They were plotting to kill Lazarus. Yes, the same Lazarus whom Jesus had recently raised from the dead. John has been signaling in his gospel since Chapter 7 that the religious leaders had murderous thoughts about Jesus. Now in chapter 12 he reports that many Jews, after learning where Jesus was, wanted to come see him along with the newly-raised Lazarus (that P.T. Barnum instinct…strong in first-century Palestine). John then lets this drop in verse 10: “The chief priests decided that they would kill Lazarus too.”
(At this point I hear in my head that jarring needle-scratching-record sound they used to use on the old “Ally McBeal” TV show.) WHAT? The man has just been raised from the grave! He’s still trying to get that dead-stink off his skin and his insurance company on the phone—and now you want to kill him again? Why? In verse 11 John adds: “It was because of Lazarus that many of the Jews had deserted them and come to believe in Jesus.”
John 11 tells the backstory. Lazarus had fallen sick and died in Judea, the power center of religious leaders who were against the growing new movement. Jesus travels into the heart of opposition territory to raise his friend from the dead, despite his disciples’ fears that he will be assassinated. At the dramatic end of the story, Jesus commands Lazarus to come out from the tomb – and he does! While many who witness this astounding event then follow Jesus, John notes that “some went to the Pharisees and told them what Jesus had done.” (vs. 45-46)
Let that sink in.
Imagine the TV news reporter holding out a microphone to an eyewitness. “You’ve just seen the only human being ever, dead and buried for four days, come walking out of a stone-sealed tomb. Tell us what went through your mind.” “Gee, I don’t know, but this sure looks bad for the Pharisees.” A reaction like this only makes sense if these people regarded the Lazarus event as “fake news,” or a false flag to gin up Jesus’ following.
So how does Team Pharisee counter the fact that their enemy is raising people from the dead? The religious leaders ratchet things up with some always effective fearmongering. They have their cable TV hosts begin the drumbeat: “If we let [Jesus] go on like this, everyone will believe in him. Then the Romans will come and take away both our temple and our people” (John 11:48). This amplifies everyone’s anxiety to existential levels, directing it squarely at Jesus, making it seem as if he is the enemy of Israel. As that message dominates the news cycle for a few days, Caiaphas, the current president of the chief priests, then tweets this out to his followers: “Don’t you see that it is better for you that one man die for the people rather than the whole nation be destroyed?” (John 11:50).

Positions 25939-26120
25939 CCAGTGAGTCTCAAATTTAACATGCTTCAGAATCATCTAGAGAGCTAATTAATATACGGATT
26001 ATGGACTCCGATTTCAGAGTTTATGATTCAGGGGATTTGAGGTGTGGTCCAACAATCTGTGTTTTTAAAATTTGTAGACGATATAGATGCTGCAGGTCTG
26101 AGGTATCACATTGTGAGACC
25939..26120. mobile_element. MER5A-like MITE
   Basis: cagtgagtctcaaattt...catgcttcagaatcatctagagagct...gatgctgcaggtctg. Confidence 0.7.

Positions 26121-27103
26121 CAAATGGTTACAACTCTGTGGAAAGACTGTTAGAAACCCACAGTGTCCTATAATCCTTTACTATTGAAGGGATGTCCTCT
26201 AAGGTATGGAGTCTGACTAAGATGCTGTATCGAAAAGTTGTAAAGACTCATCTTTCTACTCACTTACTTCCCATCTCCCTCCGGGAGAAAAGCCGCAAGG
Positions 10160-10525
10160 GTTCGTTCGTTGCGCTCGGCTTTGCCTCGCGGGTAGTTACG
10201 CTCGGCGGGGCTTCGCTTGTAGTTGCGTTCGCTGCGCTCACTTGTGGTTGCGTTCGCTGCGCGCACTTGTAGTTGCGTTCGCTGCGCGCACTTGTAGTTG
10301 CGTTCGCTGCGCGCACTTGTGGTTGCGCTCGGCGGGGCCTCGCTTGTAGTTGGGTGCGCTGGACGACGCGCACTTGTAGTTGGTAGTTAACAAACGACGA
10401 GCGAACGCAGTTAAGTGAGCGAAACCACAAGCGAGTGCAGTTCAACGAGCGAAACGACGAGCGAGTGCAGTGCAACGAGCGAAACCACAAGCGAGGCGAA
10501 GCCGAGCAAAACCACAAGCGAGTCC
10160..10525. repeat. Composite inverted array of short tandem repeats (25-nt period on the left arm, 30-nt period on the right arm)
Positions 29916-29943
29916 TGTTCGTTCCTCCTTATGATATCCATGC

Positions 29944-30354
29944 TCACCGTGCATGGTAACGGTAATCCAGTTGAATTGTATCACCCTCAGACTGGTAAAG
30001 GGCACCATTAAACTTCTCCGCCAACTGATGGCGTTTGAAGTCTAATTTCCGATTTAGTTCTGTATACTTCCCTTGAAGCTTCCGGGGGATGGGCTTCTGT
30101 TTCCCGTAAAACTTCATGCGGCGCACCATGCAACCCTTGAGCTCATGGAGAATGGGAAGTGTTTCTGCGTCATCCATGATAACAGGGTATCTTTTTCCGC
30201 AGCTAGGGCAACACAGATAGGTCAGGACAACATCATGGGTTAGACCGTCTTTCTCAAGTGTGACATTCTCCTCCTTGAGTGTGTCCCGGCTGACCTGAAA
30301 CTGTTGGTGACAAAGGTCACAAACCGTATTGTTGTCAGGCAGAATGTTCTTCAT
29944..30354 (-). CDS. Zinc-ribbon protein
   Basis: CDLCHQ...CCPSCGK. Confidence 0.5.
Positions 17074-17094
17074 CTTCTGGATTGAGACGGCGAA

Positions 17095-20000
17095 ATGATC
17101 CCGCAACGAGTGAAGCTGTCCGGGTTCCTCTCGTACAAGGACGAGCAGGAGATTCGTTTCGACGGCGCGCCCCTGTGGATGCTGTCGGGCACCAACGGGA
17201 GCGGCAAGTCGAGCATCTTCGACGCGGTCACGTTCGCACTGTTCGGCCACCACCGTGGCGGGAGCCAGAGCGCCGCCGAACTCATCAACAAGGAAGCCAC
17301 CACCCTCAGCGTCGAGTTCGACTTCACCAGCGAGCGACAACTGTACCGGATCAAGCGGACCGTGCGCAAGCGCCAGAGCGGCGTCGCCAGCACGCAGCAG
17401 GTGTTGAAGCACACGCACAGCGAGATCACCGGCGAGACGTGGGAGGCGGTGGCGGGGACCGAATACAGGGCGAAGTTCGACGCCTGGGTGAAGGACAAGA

Here’s today’s parallel: “If you don’t fight like hell, you’re not going to have a country anymore,” as Trump told his mob on January 6. Sounds like Franklin Graham in early January (as Kathy Edin wrote in this forum). Graham declared, “If conservatives lose control of the Senate, there is nothing to stop the radical agenda of the left. There will not be another chance to get this right. The nation is depending on you.” Message: “The Romans (Democrats) will come and take away our temple (Christian nation).”
This provides a recipe for getting innocent people killed: Leaders who exaggerate the people’s fears to keep their power, plus followers who will justify anything to avoid these worst-case scenarios. The plot against Lazarus ultimately failed, and mercifully only a few people lost their lives in the Capitol on January 6th. It could have been much, much worse.
We must recognize that underlying these violent acts is a pernicious myth. Historian Richard Hofstadter, writing just after the McCarthy era, called out the “paranoid style” in American politics. These leaders always see “conspiracy in apocalyptic terms—[they] traffic in the birth and death of whole worlds, whole political orders, whole systems of human values. [They are] constantly manning the barricades of civilization.”
Specifically – the barricades of Christian civilization. As Tish Harrison Warren wrote in Christianity Today, “The storming of the Capitol cannot be understood outside the heresy of Christian nationalism peddled by the likes of Josh Hawley, Franklin Graham, and Robert Jeffress; the unhinged apocalyptic Trump-worship of Eric Metaxas; the blasphemies of the Jericho March; and the millions of evangelicals who see Jesus as a means to ill-conceived ideas of American greatness.”
We saw it with our own eyes on January 6. They came with military-grade weapons under “Jesus Saves” banners alongside Confederate, Trump, and American flags. Chants of “Hang Mike Pence” drowned out the strains of Christian music and a make-shift gallows meant for Democratic traitors eclipsed the rough wooden cross carried by rioters.
If we don’t fight against the lie of Christian Nationalism and call out the leaders who peddle it, we will see more collateral damage. And it could be far worse next time.